What is a temporomandibular joint injection?

The temporomandibular joint (TMJ) is the joint that allows you to open and close your mouth. Problems with this joint can lead to severe pain with opening and closing the mouth as well as difficulty eating and chewing. TMJ injections involve the injection of a numbing medication and a steroid to reduce pain and inflammation in the joint and allow greater range of motion. It can be performed in your provider’s office as an outpatient procedure. An older procedure used to treat lock jaw is called arthrocentesis; this procedure required sedation in an operating room. A temporomandibular joint injection with local anesthetic and steroids is a much cheaper option.

Am I a candidate for TMJ injection?

You are a candidate for TMJ injection if you suffer from TMJ syndrome caused by “disc displacement without reduction,” more commonly known as “lock jaw.” If your TMJ pain and difficulty opening your mouth is caused by a tumor, fracture, or muscle problems, you may not be a candidate for this procedure. Additionally, if you have problems with your blood clotting or allergies to anesthetics or steroids, you are probably not a candidate for this procedure. Be sure to tell your provider if you take blood thinner medicines such as heparin, warfarin, or enoxaparin.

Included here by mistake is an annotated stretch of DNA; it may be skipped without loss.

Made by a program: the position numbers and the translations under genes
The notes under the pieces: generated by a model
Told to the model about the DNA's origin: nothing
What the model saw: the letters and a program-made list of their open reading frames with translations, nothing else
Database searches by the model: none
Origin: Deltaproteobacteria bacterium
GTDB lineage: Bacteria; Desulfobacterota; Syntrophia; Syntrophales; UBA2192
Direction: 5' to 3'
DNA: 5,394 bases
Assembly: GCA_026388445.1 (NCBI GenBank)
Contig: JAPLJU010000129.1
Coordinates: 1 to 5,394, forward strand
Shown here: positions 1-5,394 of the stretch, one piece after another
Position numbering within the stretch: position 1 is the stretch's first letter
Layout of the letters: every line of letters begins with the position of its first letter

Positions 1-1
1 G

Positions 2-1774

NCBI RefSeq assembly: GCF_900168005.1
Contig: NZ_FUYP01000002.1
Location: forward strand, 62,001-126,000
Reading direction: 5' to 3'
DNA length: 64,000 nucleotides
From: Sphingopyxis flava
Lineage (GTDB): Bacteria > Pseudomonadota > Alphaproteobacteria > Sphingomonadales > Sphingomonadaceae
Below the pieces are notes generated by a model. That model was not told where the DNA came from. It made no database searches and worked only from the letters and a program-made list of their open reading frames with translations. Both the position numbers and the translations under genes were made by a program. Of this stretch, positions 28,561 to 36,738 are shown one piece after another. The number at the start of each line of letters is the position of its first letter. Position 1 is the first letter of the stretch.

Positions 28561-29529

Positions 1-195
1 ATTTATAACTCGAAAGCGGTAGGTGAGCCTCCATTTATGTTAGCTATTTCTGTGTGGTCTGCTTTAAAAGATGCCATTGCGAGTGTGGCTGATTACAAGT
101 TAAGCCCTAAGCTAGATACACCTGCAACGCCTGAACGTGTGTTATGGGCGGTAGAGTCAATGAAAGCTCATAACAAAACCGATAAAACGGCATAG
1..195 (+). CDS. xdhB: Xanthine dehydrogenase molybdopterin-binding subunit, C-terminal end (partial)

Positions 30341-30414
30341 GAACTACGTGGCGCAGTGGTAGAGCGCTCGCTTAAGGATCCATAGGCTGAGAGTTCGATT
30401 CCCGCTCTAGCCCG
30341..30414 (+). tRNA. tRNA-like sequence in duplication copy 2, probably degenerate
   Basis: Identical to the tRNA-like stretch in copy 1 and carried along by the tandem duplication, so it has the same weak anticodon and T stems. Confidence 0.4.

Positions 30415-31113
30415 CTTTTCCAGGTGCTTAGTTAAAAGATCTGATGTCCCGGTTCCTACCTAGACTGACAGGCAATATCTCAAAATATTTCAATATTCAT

How long will the TMJ injection procedure take?

Temporomandibular joint injections do not take long. The skin around your ear is cleansed and a small needle is inserted in to your temporomandibular joint a mixture of lidocaine, which is the same medicine your dentist uses to numb your gum and tooth prior to filling a cavity, and a steroid is injected. Following the injection, you will hold an ice pack to your face at the injection site. Five minutes later, the doctor will check your facial movements for signs of an adverse effect called palsy. A palsy is where a nerve in your face is paralyzed; this is associated with numbness and drooping. However, it should return to normal in a few hours. The doctor will also manually open your mouth to measure how far you can open your jaw and assess your pain. You will then be allowed to leave the office.

How long will it take to recover from TMJ injection?

It may take time to see the full results of a temporomandibular joint injection and your pain may get worse initially. You can return to full activity as tolerated. Your provider will instruct you on exercises and stretches to do to improve your temporomandibular joint function. At one week, you should return to the office to have more measurements taken of your pain level and how far you can open your mouth.


Samiee, A., Sabzerou, D., Edalatpajouh, F., Clark, G.T., Ram, S. (2011). Temporomandibular joint injection with corticosteroid and local anesthetic for limited mouth opening. Journal of Oral Science, 53(3). Retrieved from https://www.jstage.jst.go.jp/article/josnusd/53/3/53_3_321/_pdf